If you are looking to learn more about the properties of, and labradorite meanings then read on! I'll also cover what labradorite typically looks like and a bit more on its history and localities.
What does Labradorite look like?
Labradorite is an opaque gray stone that can have iridescent “flashes” of color. These flashes of color can make the stone look blue, green, yellow, orange, red and many colors in between. Pink and purple labradorite have become highly sought after colors lately! Labradorite is mainly found in large chunky masses and has a grainy plastic-like texture. Unpolished labradorite looks very different once it’s been polished although beautiful in its own way. The stone goes from a gray (some almost brown or black even) color with a rough texture to a colorful and shiny smooth stone.
This stone is referred to as the dreamers stone and it is said to help you connect with higher realms, the divine, and your inner wisdom. It is also thought to bring mental clarity and reduce stress and anxiety, making it a perfect stone to incorporate into your meditation routine.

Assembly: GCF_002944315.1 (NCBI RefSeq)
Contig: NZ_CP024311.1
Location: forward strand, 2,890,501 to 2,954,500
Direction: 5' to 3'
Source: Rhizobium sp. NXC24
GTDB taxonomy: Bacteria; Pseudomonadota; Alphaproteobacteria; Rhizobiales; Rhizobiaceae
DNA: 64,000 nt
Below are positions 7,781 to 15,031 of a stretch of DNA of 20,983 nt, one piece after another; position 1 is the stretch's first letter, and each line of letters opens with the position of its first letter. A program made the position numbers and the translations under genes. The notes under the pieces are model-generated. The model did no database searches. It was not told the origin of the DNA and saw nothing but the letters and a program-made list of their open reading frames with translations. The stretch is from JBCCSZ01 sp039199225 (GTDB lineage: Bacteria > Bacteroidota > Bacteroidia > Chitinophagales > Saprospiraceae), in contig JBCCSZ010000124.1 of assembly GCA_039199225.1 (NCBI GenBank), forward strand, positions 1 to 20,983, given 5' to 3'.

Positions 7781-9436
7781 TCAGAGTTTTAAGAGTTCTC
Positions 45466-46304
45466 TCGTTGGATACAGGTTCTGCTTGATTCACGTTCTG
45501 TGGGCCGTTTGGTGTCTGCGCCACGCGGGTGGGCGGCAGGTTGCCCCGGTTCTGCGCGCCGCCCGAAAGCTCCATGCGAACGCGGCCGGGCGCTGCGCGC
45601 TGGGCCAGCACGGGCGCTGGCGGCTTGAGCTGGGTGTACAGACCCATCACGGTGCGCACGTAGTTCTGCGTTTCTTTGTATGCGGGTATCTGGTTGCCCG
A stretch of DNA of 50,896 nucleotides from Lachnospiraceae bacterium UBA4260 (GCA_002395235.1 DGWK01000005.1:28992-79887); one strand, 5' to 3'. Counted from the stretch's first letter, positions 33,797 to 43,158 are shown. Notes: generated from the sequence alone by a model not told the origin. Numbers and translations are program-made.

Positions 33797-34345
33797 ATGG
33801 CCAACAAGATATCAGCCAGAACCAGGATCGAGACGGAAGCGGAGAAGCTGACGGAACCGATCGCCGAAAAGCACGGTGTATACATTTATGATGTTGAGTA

More about Labradorite
Labradorite is also known as the Aurora Borealis gemstone and originates from Labrador, Canada, and the flashes of color that show when labradorite is polished and cut at the perfect angle is called “labradorescence”. These flashes happen within the stone and are not actually part of the coloring of the stones. Instead, light travels through the various cracks and layers and, in return, reflects colorful flashes that can be seen on the surface.
You have probably also heard of ‘Spectrolite’ in reference to Labradorite as well. For the most part, it is a reference to labradorite specifically found in Finland, and has become a ‘commercial’ name for it. Although some believe it is interchangeable with labradorite that provides a full spectrum or ‘gem grade’ quality of labradorite.
This stone rates a 6.5 on the Mohs hardness scale, making it equal in strength with steel. Although labradorite is quite tough, it usually contains many fractures throughout its structure and should be worn with care if it’s in your jewelry.
Chakra: Third eye and Crown
Labradorite Localities: Canada, Madagascar, China, Australia, Slovakia, and the USA, although the giant bulk that people are familiar with comes from Madagascar these days.
Birthstone: Labradorite is not a birthstone but sources show that it is connected to individuals born in February and March.